monoidal monad


Higher algebra

Monoidal categories

2-Category theory




A monoidal monad is a monad in the 2-category of monoidal categories, lax monoidal functors, and monoidal transformations.


The notion of monoidal monad is equivalent to a suitable general notion of commutative monad (see def. 3 below), as discussed at commutative algebraic theory. We explore this connection below.

Tensorial strengths and commutative monads

As a preliminary, let VV be a monoidal category. We say a functor T:VVT \colon V \to V is strong if there are given left and right tensorial strengths

τ A,B:AT(B)T(AB)\tau_{A, B} \colon A \otimes T(B) \to T(A \otimes B)
σ A,B:T(A)BT(AB).\sigma_{A, B} \colon T(A) \otimes B \to T(A \otimes B).

which are suitably compatible with one another. The full set of coherence conditions may be summarized by saying TT preserves the two-sided monoidal action of VV on itself, in an appropriate 2-categorical sense. More precisely: the two-sided action of VV on itself is a lax functor of 2-categories

V˜:BV×(BV) opCat\tilde{V} \colon B V \times (B V)^{op} \to Cat

(BVB V is the one-object 2-category associated with a monoidal category VV, and (BV) op(B V)^{op} is the same 2-category but with 1-cell composition (= tensoring) in reverse order), and the two-sided strength means we have a structure of lax natural transformation V˜V˜\tilde{V} \to \tilde{V}.


In the setting where VV is symmetric monoidal, we will assume that the left and right strengths τ\tau and σ\sigma are related by the symmetry in the obvious way, by a commutative square

AT(B) τ A,B T(AB) c T(c) T(B)A σ B,A T(BA)\array{ A \otimes T(B) & \stackrel{\tau_{A, B}}{\to} & T(A \otimes B) \\ ^\mathllap{c} \downarrow & & \downarrow^\mathrlap{T(c)} \\ T(B) \otimes A & \underset{\sigma_{B, A}}{\to} & T(B \otimes A) }

where the cc‘s are instances of the symmetry isomorphism.

There is a category of strong functors VVV \to V, where the morphisms are transformations λ:ST\lambda \colon S \to T which are compatible with the strengths in the obvious sense. Under composition, this is a strict monoidal category.


Monoids in this monoidal category are called strong monads.


A strong monad (T:VV,m:TTT,u:1T)(T \colon V \to V, m \colon T T \to T, u: 1 \to T) (def. 2) is a commutative monad if there is an equality of natural transformations α=β\alpha = \beta where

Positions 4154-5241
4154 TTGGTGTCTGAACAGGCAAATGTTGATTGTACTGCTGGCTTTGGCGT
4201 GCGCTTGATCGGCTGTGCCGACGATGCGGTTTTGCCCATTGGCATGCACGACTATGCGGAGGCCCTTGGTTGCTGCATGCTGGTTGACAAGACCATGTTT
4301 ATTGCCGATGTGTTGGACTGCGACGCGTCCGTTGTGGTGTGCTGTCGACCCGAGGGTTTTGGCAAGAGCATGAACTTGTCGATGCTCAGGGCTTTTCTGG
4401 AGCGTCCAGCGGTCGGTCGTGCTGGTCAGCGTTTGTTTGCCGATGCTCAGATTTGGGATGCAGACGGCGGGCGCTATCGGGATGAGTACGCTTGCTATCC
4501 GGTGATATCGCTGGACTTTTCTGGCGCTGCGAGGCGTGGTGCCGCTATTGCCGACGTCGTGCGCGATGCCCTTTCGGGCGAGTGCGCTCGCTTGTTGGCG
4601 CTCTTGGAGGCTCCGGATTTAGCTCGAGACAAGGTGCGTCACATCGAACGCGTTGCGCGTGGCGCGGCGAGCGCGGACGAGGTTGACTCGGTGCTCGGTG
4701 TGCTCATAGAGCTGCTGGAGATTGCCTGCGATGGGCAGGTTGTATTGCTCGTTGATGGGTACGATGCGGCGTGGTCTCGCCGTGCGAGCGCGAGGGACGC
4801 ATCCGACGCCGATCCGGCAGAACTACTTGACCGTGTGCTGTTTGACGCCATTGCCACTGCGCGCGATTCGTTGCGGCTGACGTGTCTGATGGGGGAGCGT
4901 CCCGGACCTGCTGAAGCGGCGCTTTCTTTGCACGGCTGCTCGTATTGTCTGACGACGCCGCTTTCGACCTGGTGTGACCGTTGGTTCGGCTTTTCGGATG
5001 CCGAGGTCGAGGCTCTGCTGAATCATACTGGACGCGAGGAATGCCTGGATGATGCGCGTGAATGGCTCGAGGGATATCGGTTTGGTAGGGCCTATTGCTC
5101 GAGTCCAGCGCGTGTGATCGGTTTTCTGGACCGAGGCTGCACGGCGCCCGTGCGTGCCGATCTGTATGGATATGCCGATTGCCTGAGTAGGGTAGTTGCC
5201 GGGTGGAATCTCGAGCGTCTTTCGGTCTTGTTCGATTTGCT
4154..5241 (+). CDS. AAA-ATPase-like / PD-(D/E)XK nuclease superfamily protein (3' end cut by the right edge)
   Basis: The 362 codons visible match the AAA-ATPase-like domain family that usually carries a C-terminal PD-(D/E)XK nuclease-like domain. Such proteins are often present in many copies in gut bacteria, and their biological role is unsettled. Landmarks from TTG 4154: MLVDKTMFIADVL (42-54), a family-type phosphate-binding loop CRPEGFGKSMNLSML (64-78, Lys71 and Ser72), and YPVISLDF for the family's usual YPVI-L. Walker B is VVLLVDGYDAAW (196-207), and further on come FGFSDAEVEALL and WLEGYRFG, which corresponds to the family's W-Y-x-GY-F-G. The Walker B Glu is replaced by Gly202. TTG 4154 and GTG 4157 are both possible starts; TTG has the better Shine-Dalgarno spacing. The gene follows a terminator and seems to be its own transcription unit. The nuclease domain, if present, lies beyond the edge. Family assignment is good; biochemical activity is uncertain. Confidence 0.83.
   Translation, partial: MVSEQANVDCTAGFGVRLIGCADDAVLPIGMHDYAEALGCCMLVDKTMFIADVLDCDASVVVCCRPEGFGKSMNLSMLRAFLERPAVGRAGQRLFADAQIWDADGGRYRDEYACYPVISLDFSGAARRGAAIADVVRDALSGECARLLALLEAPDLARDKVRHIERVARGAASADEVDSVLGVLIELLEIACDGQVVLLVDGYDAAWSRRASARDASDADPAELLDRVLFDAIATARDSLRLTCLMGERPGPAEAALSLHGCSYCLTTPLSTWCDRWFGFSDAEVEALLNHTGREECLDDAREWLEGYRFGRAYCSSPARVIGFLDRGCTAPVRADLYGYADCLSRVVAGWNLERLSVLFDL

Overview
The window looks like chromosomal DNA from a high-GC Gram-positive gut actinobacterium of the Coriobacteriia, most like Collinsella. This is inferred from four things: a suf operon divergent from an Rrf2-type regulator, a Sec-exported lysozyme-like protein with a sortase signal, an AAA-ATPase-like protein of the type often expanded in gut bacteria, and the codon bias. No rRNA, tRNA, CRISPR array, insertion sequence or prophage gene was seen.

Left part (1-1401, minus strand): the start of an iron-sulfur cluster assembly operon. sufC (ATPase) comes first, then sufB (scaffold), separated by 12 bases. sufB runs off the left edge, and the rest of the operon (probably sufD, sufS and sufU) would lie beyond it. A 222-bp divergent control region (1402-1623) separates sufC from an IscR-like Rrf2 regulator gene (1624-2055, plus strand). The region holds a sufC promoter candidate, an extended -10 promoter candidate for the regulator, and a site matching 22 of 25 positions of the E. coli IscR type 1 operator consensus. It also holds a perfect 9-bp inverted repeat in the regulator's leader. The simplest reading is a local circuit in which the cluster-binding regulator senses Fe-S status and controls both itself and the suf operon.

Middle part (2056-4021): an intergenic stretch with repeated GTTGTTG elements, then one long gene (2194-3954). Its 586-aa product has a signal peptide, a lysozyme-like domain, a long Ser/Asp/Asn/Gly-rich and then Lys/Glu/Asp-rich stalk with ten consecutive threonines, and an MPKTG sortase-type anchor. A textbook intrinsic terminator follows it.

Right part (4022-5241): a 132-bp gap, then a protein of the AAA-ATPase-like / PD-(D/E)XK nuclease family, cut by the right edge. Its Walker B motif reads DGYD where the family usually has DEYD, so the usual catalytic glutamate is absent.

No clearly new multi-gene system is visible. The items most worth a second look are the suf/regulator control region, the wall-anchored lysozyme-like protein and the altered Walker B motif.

• α\alpha is the composite

    TATBσ A,TBT(ATB)T(τ A,B)TT(AB)m(AB)T(AB).T A \otimes T B \stackrel{\sigma_{A, T B}}{\to} T(A \otimes T B) \stackrel{T(\tau_{A, B})}{\to} T T(A \otimes B) \stackrel{m(A \otimes B)}{\to} T(A \otimes B).
  • β\beta is the composite

    TATBτ TA,BT(TAB)T(σ A,B)TT(AB)m(AB)T(AB).T A \otimes T B \stackrel{\tau_{T A, B}}{\to} T(T A \otimes B) \stackrel{T(\sigma_{A, B})}{\to} T T(A \otimes B) \stackrel{m(A \otimes B)}{\to} T(A \otimes B).

From monoidal monads to commutative monads

Let (T:VV,u:1T,m:TTT)(T \colon V \to V, u \colon 1 \to T, m \colon T T \to T) be a monoidal monad, with structural constraints on the underlying functor denoted by

α A,B:T(A)T(B)T(AB),ι=uI:IT(I).\alpha_{A, B} \colon T(A) \otimes T(B) \to T(A \otimes B), \qquad \iota = u I: I \to T(I).

Define strengths on both the left and the right by

τ A,B=(AT(B)uA1T(A)T(B)α A,BT(AB)),\tau_{A, B} = (A \otimes T(B) \stackrel{u A \otimes 1}{\to} T(A) \otimes T(B) \stackrel{\alpha_{A, B}}{\to} T(A \otimes B)),
σ A,B=(T(A)B1uBT(A)T(B)α A,BT(AB)).\sigma_{A, B} = (T(A) \otimes B \stackrel{1 \otimes u B}{\to} T(A) \otimes T(B) \stackrel{\alpha_{A, B}}{\to} T(A \otimes B)).

(m:TTT,u:1T)(m \colon T T \to T, u \colon 1 \to T) is a commutative monad.


In fact, the two composites

TATBσ A,TBT(ATB)T(τ A,B)TT(AB)m(AB)T(AB)T A \otimes T B \stackrel{\sigma_{A, T B}}{\to} T(A \otimes T B) \stackrel{T(\tau_{A, B})}{\to} T T(A \otimes B) \stackrel{m(A \otimes B)}{\to} T(A \otimes B)
TATBτ TA,BT(TAB)T(σ A,B)TT(AB)m(AB)T(AB)T A \otimes T B \stackrel{\tau_{T A, B}}{\to} T(T A \otimes B) \stackrel{T(\sigma_{A, B})}{\to} T T(A \otimes B) \stackrel{m(A \otimes B)}{\to} T(A \otimes B)

are both equal to α A,B\alpha_{A, B}. We show this for the first composite; the proof is similar for the second. If α T\alpha_T denotes the monoidal constraint for TT and α TT\alpha_{T T} the constraint for the composite TTT T, then by definition α TT\alpha_{T T} is the composite given by

TTXTTYα TTT(TXTY)Tα TTT(XY)T T X \otimes T T Y \stackrel{\alpha_T T}{\to} T(T X \otimes T Y) \stackrel{T\alpha_T}{\to} T T(X \otimes Y)

and so, using the properties of monoidal monads, we have a commutative diagram

TTXTY α T T(TXY) u1 1Tu T(1u) TXTY uTu TTXTTY α TT T(TXTY) 1 mm α TT Tα T TXTY TT(XY) α T m T(XY)\array{ & & T T X \otimes T Y & \stackrel{\alpha_T}{\to} & T(T X \otimes Y) \\ & ^\mathllap{u \otimes 1} \nearrow & \downarrow^\mathrlap{1 \otimes T u} & & \downarrow^\mathrlap{T(1 \otimes u)} \\ T X \otimes T Y & \stackrel{u \otimes T u}{\to} & T T X \otimes T T Y & \stackrel{\alpha_T T}{\to} & T(T X \otimes T Y) \\ & ^\mathllap{1} \searrow & \downarrow^\mathrlap{m \otimes m} & \searrow^\mathrlap{\alpha_{T T}} & \downarrow^\mathrlap{T\alpha_T} \\ & & T X \otimes T Y & & T T(X \otimes Y) \\ & & & ^\mathllap{\alpha_T} \searrow & \downarrow^\mathrlap{m} \\ & & & & T(X \otimes Y) }

which completes the proof.


Last revised on February 12, 2014 at 12:00:48. See the history of this page for a list of all contributions to it.